How has Big tweaked programming to suit small towns it has launched in?

Well, we haven't really tweaked our programming but made sure that it is locally designed for each station that we have launched in. We don't follow the format of one nationalized template. Hence, all our shows are locally designed and formatted to suit the town/city and it all develops from the local preferences and the local tastes. To sum it up, we haven't changed or tweaked, but just designed accordingly.

How has the 100 chartbuster formula worked out for Delhi?

Extremely well! Within just three months of launch, we have fared excellently in the RAM ratings.

Are you planning to bring the chartbuster formula to other cities as well?

The Chartbuster format was a requirement specific to the city of Delhi. If a similar requirement arises elsewhere, we will introduce it in that city, however not otherwise.

Right now the format is working excellently for Delhi…

It's getting more and more difficult to listen to differentiated content across radio stations? How is Big trying to stay unique?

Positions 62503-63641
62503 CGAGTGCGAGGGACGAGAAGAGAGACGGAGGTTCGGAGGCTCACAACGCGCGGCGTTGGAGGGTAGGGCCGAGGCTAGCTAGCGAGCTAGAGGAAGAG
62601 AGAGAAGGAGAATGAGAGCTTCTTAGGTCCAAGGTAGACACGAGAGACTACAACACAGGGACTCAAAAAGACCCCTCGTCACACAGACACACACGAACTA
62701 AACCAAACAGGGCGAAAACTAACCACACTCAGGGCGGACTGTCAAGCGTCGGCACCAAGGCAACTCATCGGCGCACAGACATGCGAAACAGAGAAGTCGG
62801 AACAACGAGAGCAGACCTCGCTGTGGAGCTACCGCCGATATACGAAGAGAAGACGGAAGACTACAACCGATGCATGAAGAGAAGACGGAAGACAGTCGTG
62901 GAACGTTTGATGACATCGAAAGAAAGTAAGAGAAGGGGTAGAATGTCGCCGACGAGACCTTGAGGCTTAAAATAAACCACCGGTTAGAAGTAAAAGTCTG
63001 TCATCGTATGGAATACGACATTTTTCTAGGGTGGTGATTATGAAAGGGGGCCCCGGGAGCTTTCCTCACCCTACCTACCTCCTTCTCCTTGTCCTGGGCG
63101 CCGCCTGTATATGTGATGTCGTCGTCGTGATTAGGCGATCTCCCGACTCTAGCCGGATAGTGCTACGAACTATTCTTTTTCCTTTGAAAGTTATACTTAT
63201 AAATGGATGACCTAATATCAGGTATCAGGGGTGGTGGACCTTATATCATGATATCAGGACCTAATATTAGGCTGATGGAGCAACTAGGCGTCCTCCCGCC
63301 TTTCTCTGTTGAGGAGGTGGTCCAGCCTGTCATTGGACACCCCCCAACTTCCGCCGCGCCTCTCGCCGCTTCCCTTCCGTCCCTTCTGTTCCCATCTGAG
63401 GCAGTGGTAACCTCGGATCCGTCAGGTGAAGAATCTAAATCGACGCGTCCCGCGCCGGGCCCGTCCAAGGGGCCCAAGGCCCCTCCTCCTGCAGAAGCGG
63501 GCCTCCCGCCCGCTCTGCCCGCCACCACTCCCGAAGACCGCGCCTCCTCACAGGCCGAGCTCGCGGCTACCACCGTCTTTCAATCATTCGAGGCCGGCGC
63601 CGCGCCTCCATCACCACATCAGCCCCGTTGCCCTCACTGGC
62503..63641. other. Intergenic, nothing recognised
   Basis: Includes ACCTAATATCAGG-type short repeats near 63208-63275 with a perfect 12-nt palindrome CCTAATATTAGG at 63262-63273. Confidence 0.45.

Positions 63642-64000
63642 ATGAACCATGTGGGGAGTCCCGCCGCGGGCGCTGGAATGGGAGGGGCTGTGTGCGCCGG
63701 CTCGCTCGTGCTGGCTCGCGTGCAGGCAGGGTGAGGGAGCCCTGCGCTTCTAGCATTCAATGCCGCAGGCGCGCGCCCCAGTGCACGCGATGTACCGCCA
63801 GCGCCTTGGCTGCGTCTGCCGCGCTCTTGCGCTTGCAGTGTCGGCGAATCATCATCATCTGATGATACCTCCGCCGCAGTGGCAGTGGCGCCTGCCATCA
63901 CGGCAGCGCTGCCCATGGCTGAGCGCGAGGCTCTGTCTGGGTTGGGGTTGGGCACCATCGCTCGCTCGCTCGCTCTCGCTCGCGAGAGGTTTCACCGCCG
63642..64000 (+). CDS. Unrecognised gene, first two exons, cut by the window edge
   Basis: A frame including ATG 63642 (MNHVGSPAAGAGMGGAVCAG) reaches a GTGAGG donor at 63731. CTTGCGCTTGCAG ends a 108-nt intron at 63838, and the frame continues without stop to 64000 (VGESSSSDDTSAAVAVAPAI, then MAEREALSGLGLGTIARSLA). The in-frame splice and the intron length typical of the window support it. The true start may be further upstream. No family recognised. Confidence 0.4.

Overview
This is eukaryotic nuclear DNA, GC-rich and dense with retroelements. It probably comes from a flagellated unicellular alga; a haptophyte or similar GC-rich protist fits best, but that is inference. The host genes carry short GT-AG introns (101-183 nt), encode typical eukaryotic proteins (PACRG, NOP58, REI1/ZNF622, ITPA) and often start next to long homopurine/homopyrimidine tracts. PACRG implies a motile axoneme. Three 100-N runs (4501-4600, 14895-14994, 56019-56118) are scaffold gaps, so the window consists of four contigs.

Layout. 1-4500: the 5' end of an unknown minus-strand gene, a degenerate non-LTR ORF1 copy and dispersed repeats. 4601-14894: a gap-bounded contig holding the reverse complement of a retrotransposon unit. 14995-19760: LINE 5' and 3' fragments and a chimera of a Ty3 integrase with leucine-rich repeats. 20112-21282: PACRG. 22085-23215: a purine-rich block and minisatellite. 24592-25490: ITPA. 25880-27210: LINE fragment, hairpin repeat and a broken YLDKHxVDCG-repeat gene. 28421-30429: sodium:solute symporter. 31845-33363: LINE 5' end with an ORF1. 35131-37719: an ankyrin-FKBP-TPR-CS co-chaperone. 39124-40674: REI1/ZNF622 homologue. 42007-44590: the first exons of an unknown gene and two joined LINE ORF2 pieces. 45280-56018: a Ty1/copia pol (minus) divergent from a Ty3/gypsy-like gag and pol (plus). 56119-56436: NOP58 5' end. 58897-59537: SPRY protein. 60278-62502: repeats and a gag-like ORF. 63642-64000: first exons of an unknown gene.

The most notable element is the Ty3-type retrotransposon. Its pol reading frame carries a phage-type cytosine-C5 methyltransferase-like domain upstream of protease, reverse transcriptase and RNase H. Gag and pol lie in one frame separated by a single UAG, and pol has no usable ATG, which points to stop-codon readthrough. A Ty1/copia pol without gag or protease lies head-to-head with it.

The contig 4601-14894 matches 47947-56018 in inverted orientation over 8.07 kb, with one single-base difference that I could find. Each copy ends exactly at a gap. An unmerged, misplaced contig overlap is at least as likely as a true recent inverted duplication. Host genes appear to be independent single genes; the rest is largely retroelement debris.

I disagree with that. Today, if you listen to radio stations closely, each of them is clearly differentiated from the other. Each of them know what they want and have differentiated and distinct content.

Big FM was to introduce four new properties by the end of this year. Have they all launched?

The four properties began with humor with Raju Shrivastav on BIG 92.7 FM. Then was the Sabse BIG Diwali offering – where listeners got to win BIG this Diwali. Coming up shortly is Chipak ke Jeetho – an endurance test and the New Year will usher in Ek Saal Free Maal.

Do you agree that RJs should be regulated for what they speak on air?

Of course they should be. In fact at Big FM, all the RJs sign a code of conduct before going on air. Radio, being a live medium, it is important to ensure sentiments are kept in mind and the RJs stick to a code of conduct. Of course, RJs need to be allowed creative freedom when hosting their shows which is most certainly ensured.

The RJs represent the station to a wide audience and hence, they should be careful about their words, remarks and opinions on air.